Angry, Kovaleva’s father left for the train station, banging the door behind him, and Kovaleva herself ended up gradually screwing the TV back together. “We didn’t know then that Dad wasn’t to blame for the fact that the TV didn’t work,” she said.
That evening, televisions had stopped working throughout Baku. A power unit had been blown up in the city’s TV center. Those responsible were never identified, but analysts generally consider it the work of the Soviet military or special services.
A state of emergency and curfew had been imposed at midnight on January 20, but, without working television sets, few in Baku knew.
The Night Of January 19-20: Tanks Enter The City
Moving from Baku’s northern outskirts, Soviet army troops entered the city from several directions, blocking the bay, just south of the government headquarters, and Baku’s airport. The columns headed mostly into the center, traveling along several avenues, past the Salyan barracks, and near a metro station later named 20 Yanvar (January 20).
Sounds of tank guns firing awoke Ragimova, then a 47-year-old department head at a children’s clinic. She lived with her mother and little daughter close to the site of events.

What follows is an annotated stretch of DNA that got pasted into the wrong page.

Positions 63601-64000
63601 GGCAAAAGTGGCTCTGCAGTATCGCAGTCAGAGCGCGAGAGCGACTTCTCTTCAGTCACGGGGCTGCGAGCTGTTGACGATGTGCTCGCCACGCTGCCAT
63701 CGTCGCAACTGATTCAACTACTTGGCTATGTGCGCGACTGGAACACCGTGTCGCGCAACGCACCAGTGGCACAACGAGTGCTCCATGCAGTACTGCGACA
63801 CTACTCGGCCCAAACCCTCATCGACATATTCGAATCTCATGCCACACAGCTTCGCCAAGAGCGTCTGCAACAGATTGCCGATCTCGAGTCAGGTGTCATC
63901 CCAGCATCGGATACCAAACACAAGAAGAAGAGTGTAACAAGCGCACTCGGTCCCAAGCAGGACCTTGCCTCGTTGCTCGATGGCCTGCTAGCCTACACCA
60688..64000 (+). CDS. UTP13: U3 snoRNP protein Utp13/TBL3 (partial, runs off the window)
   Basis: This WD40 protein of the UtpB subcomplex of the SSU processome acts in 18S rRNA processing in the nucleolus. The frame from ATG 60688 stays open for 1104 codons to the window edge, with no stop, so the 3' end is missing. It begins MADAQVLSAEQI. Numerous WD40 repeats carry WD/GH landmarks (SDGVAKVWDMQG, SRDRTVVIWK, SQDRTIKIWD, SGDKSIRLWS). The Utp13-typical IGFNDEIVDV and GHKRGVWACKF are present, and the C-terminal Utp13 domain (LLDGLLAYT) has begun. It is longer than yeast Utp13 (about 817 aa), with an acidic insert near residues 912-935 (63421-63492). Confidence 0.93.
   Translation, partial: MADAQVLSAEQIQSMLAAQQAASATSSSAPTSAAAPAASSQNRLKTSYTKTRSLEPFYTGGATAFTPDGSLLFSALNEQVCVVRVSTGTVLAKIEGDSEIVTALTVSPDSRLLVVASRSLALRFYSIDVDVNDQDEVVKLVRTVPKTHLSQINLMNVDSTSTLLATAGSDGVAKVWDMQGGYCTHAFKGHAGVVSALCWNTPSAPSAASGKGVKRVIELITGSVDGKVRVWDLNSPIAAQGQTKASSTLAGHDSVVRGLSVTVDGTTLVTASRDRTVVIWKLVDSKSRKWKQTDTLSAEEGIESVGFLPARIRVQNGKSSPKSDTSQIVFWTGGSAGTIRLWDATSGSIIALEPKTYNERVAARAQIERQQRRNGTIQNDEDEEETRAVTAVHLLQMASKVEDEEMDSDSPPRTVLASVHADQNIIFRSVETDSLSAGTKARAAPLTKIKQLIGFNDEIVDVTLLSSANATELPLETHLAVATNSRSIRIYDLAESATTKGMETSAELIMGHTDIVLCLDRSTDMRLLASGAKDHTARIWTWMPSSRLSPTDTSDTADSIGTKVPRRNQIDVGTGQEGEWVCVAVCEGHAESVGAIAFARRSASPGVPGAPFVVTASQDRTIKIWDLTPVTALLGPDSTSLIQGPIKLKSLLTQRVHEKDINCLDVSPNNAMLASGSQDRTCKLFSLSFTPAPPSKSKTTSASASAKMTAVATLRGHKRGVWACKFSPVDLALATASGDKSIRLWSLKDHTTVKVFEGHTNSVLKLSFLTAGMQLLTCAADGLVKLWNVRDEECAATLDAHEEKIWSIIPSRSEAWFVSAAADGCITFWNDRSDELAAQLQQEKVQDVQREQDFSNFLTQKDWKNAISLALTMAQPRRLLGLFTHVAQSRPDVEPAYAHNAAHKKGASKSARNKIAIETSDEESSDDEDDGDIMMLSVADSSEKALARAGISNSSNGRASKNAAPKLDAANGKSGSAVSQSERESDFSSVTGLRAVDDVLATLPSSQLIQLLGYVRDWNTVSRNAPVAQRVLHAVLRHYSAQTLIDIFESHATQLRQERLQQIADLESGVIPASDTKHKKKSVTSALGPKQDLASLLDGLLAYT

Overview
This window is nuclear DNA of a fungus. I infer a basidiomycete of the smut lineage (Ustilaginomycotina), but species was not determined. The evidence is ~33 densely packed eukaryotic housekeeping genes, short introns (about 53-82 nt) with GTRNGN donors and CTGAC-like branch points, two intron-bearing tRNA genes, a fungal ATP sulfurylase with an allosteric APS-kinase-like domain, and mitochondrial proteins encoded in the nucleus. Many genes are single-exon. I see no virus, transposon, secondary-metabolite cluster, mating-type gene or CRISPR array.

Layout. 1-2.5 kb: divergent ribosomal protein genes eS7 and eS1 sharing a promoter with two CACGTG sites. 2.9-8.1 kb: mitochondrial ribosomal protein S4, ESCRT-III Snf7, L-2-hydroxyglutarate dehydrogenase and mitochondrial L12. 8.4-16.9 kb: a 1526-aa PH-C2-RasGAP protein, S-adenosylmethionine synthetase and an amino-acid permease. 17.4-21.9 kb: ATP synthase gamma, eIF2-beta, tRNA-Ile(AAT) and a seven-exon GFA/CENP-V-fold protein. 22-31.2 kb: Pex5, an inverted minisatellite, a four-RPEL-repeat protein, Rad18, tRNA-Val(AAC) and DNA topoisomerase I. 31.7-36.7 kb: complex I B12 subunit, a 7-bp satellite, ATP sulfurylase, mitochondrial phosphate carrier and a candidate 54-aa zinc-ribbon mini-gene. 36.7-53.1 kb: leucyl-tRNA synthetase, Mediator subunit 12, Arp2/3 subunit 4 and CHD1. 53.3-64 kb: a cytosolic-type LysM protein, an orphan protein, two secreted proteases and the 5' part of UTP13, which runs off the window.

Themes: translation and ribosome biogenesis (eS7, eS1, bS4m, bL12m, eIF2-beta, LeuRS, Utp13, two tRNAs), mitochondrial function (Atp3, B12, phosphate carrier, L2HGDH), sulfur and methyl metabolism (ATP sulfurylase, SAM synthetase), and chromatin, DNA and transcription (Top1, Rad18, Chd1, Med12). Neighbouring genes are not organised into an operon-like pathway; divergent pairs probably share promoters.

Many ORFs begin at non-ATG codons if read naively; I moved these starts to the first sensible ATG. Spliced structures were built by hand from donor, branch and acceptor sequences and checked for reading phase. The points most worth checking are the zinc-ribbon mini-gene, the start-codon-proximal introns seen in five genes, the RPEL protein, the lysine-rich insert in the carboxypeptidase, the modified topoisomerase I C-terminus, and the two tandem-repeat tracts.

“They were shooting very close, but the windows of the apartment face the courtyard, rather than the street, so I couldn’t see anything. I only heard the noise of the voices of my neighbors who ran out,” said Ragimova, who still lives in the same apartment. “It was very scary, although I had guessed or felt that something like this would happen.”
For several days before the troops moved into Baku, activists with megaphones had come into the courtyards of city apartment buildings and called for young people to attend the Narodny Front’s rallies, she added.
For the young Kovaleva, who lived in the center of Baku, the sound of shooting sparked no immediate alarm, however. For months, amidst rallies and the recent violence against ethnic Armenians, “something was happening in the city almost every day,” she explained.
“When the shooting started, there was a commotion in the courtyard,” Kovaleva recounted. “All the adults gathered in the apartment of a neighbor who had a radio, and the children, including my brother and I, were ordered to stay home. I was not afraid. Rather, it was somehow surreal.”